Loading...
You are here:  Home  >  Data Education  >  Data Architecture News, Articles, & Education  >  Data Architecture Blogs  >  Current Article

Database Health versus Performance: Understanding the Difference

By   /  May 17, 2017  /  No Comments

Click to learn more about author Rob Mandeville.

Databases are at the heart of every organization’s data center: they’re arguably one of the most important components of a business’s success and surely one of the most complex and critical when it comes to resource consumption and performance management. However, when troubleshooting or attempting to resolve the root cause of an issue, many database administrators (DBAs) often consider database health and performance data to be synonymous metrics, but they’re not.

The Difference Between Database Health and Database Performance

Certainly, database health and performance are closely related and interconnected, but assuming they are interchangeable is a common misconception and the distinction is an important one. By focusing on health rather than performance, you run the risk of overlooking critical elements, as both sets of metrics answer different fundamental questions and take drastically different vantage points:

  • Health is inclusive of data points such as CPU utilization, I/O statistics, memory pressure, etc., which collectively indicate whether a database is capable of performing properly, but these metrics alone cannot confirm if satisfactory performance has been achieved.
  • Performance is used to explain how your database queries are being executed by integrating an element of time measurement.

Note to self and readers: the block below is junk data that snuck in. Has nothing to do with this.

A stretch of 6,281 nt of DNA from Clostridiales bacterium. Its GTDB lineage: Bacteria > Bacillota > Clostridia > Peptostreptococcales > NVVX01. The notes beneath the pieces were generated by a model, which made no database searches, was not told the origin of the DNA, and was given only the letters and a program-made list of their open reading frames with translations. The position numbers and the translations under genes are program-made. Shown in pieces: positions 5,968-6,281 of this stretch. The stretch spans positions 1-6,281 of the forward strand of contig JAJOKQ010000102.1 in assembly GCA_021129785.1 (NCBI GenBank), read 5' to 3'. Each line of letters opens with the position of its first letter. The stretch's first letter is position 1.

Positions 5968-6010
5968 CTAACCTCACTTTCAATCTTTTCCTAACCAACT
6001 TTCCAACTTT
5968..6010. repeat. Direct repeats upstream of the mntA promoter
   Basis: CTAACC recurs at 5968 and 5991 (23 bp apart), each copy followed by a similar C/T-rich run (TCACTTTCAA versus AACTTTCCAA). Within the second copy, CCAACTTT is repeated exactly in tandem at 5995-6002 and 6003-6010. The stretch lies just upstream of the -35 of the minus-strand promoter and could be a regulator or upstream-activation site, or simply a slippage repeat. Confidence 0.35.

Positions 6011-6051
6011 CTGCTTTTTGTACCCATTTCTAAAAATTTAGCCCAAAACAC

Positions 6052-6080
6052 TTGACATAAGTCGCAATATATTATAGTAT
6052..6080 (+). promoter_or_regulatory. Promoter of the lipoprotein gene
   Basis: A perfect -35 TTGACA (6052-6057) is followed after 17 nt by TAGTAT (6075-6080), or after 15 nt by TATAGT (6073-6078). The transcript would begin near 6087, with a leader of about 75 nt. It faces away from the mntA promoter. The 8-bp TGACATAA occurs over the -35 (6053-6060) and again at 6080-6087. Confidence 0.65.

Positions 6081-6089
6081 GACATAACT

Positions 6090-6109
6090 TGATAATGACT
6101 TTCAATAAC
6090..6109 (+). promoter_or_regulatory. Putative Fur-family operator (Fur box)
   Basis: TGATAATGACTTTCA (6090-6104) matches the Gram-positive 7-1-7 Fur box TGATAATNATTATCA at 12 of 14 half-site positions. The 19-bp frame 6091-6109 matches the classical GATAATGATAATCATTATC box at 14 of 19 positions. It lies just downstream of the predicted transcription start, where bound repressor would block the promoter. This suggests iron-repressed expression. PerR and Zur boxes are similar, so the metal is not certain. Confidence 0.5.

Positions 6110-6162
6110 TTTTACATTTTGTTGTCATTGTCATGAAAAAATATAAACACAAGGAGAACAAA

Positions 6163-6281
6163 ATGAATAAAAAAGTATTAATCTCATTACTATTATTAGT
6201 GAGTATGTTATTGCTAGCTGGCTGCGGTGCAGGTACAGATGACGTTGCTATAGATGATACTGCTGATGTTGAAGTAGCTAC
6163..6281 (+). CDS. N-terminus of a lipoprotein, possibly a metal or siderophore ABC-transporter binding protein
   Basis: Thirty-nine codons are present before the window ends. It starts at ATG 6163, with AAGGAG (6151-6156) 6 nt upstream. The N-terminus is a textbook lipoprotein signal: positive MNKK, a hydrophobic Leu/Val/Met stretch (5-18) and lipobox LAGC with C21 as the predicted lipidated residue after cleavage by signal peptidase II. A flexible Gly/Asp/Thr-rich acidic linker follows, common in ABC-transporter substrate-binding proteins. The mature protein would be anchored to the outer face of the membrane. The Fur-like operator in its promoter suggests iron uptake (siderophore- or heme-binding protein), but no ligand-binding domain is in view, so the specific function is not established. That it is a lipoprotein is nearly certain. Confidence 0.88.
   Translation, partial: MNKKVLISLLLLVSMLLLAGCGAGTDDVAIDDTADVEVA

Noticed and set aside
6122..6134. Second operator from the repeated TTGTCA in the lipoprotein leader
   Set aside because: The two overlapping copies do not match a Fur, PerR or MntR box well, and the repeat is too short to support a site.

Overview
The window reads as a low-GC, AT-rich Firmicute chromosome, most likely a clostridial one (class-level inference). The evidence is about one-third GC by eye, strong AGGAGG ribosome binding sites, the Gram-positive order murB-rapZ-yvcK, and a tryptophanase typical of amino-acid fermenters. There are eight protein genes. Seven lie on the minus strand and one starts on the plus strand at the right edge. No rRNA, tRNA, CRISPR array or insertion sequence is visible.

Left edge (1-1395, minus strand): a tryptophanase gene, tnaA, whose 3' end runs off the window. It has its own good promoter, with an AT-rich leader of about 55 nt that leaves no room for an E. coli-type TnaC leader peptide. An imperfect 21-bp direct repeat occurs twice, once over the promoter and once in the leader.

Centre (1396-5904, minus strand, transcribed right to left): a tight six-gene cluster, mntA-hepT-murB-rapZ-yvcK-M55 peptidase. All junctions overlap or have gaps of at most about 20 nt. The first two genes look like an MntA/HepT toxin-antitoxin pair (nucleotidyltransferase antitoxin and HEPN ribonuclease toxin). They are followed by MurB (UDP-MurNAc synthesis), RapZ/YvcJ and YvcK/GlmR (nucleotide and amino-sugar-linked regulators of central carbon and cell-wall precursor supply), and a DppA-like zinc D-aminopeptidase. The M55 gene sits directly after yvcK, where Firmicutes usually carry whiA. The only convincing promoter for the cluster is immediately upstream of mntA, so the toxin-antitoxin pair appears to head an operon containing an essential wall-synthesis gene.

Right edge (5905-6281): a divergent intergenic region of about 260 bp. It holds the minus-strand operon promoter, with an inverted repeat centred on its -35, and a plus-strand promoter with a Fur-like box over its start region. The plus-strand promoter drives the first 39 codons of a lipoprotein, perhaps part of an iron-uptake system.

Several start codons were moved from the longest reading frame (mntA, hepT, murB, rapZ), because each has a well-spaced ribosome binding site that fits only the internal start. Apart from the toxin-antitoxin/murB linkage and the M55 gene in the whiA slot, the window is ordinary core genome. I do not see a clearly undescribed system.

More specifically, as defined by Craig Mullins, a fellow database and Data Management expert, performance is “the optimization of resource use to increase throughput and minimize contention, enabling the largest possible workload to be processed.” But time is essential to understanding and leveraging performance data, as the immediate satisfaction of end-users is a DBA’s primary goal.

Perhaps the best way to illustrate the difference between these two methods of measurement is to imagine a fellow employee in a car driving down a road. This road stretches between point A and point B. We can calculate how many vehicles should be able to go from A to B in an hour (potential capacity). We can also count the number of cars that drive past in an hour while utilizing that road (actual consumption). What we can’t predict is whether your colleague made it to work in a timely manner; they could have been stuck behind a broken-down vehicle, for example. Without the performance metrics of any one car, we’re only able to report how many cars went by and that theoretically, your colleague should have arrived in a timely fashion.

For complete insight into the performance of databases and queries, health and performance data must be taken together. While health is a very mature topic and nearly all database monitoring solutions offer visibility into these metrics, performance is another story. To create sufficient visibility, here are a few must-haves when monitoring and managing database performance. You should have:

  • A way to measure the time component that end-users can relate to
  • A way to determine if resource use is optimized, not simply utilized
  • A way to measure throughput (TPS is a common metric, although often too simplistic as a standalone)
  • A way to measure contention and its impact on end-users
  • A way to measure workload and what’s driving it

Database Performance Management and Troubleshooting Best Practices

With these performance management must-have elements in mind, you should look to leverage the following best practices to stop resolving only symptoms of a larger problem, and ultimately identify the true root cause of database performance issues: